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Donating extra garden produce just got easier

Additional garden produce is being collected for distribution to local nonprofit organizations. Thinkstock / Special to The Forum1 / 2
Don Kinzler, gardening columnist 2 / 2

Q: I wanted to let you know about our Master Gardener Veggies for the Pantry Project. We are once again collecting surplus garden produce from the public to benefit local food pantries. All produce collected from Fargo and West Fargo sites will benefit the Emergency Food Pantry. All produce gathered in Moorhead and Dilworth will benefit Churches United for the Homeless. We are having a little trouble getting traction with this program so we are requesting your assistance in getting the word out! — Esther E. McGinnis, Extension Horticulturist, North Dakota State University, Fargo.

A: What a worthwhile project! Those of us who enjoy vegetable gardening almost always grow more than we can use, and we hate to let it go to waste. Let's get behind this effort to supply our local food pantries with nutritious fresh produce.

Last year they collected more than 2,000 pounds of produce equaling more than 8,000 servings. Their goal this year is to collect and distribute 5,000 pounds of vegetables.

They're making it very easy for us to donate our extra vegetables. They've set up 11 collection sites all over Fargo, West Fargo, Moorhead and Dilworth. The sites are in easily accessible parking lots, and Master Gardeners will be at each site to collect our produce every Monday from 6:30 to 7:30 p.m. weekly until October. A list of the collection sites can be viewed at the NDSU Master Gardener website at https://www.ag.ndsu.edu/mastergardener. Let's meet and exceed the goal.

Q: I transplanted a rhubarb plant last summer. Is it true that rhubarb will produce better if I wait to harvest for a couple of years? When should I cut back the stalks produced this summer? — Karen Mailloux, Fargo.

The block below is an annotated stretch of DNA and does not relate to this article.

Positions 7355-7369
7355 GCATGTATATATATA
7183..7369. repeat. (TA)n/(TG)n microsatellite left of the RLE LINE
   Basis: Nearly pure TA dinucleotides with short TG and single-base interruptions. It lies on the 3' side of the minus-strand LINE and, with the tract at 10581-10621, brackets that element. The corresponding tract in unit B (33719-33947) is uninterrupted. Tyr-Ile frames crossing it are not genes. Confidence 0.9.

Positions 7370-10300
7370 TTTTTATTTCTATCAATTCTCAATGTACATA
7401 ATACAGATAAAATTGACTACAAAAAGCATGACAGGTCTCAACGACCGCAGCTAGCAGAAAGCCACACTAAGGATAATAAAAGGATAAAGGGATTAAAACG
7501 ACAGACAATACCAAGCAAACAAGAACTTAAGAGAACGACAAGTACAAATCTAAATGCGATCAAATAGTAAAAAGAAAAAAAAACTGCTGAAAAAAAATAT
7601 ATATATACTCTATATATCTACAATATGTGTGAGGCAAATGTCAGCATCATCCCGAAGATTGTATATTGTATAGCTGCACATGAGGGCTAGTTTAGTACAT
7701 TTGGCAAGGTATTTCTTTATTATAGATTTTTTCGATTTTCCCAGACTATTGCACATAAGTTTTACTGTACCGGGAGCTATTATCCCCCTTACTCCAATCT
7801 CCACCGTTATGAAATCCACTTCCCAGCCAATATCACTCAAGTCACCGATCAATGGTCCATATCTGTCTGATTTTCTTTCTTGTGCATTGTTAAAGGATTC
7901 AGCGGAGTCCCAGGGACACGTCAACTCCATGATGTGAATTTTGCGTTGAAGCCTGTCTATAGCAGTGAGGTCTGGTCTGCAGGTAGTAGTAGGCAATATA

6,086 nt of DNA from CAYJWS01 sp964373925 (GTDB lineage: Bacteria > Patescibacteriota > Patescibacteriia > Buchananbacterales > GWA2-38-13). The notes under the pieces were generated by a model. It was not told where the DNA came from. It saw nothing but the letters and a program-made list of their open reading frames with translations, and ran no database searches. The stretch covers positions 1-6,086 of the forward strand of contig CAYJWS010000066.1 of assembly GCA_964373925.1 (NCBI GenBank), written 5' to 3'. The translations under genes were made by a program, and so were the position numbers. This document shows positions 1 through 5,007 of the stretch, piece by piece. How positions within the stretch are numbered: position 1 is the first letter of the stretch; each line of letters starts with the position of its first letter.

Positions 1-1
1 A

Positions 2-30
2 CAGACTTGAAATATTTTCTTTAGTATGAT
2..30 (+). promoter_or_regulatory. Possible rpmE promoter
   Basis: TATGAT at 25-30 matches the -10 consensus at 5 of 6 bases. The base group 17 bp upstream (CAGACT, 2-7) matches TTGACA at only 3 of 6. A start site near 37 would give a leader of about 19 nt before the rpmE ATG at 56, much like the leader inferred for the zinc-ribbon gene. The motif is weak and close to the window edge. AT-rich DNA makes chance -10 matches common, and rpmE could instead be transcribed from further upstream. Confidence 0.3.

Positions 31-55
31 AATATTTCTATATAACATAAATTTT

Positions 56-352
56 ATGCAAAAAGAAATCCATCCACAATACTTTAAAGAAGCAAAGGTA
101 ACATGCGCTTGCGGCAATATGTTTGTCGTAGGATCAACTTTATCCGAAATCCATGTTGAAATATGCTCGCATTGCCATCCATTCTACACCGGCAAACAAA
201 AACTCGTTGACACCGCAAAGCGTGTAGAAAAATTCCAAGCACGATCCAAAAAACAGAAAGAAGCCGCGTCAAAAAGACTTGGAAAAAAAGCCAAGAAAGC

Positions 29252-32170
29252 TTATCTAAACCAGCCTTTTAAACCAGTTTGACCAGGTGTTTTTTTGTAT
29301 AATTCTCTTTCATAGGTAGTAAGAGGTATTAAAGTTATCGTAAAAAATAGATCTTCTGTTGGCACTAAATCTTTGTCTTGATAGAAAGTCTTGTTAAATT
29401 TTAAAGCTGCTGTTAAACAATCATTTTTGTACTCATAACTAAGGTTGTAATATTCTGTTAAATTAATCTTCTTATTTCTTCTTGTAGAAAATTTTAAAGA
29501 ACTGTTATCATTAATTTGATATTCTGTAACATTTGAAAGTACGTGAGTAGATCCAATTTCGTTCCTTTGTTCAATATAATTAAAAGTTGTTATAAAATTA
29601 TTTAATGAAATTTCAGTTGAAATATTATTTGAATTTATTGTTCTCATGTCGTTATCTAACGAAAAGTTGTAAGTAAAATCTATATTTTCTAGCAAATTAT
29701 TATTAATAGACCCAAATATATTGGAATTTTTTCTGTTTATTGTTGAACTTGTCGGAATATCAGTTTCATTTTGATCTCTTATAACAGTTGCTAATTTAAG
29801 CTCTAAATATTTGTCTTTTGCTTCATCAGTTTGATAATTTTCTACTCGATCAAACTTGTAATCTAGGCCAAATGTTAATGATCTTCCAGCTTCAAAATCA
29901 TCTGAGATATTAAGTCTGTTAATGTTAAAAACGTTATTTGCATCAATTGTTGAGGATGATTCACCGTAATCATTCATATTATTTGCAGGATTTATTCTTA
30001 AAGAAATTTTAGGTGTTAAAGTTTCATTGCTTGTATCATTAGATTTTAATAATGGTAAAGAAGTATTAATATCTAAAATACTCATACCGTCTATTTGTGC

A: Yes, the age-old wisdom for new plantings of both rhubarb and asparagus recommends letting them grow for two full growing seasons, and then beginning harvesting the third year. Waiting allows these perennial plants to build up the important healthy underground root system before we begin plucking off their stems. By the third season they're usually well-established. If you planted last year, next year will be the preferred first harvest year.

Rhubarb stalks and leaves should remain on the plant until blackened by several heavy autumn frosts. Then they can be cut off and disposed of. Asparagus tops should remain intact during winter, and be cut off the following spring.

Q: We have plenty of green tomatoes on the vines, but none are turning red. — Ray Brown, Enderlin, N.D.

A: When plants are well-set with green tomatoes that seem to take forever to ripen, it's often the variety of tomato. Varieties vary greatly in the number of days required until ripe fruit, usually listed on the plant tag.

Well-adapted main-season types are about 65 to 75 days. Late varieties require up to 100 days or more. Tomato ripening is delayed some years by cool weather in mid-summer.

If you have a gardening or lawn care question, email Don Kinzler at ForumGrowingTogether@hotmail.com. All questions will be answered, and those with broad appeal may be published, so please include your name, city and state for appropriate advice.

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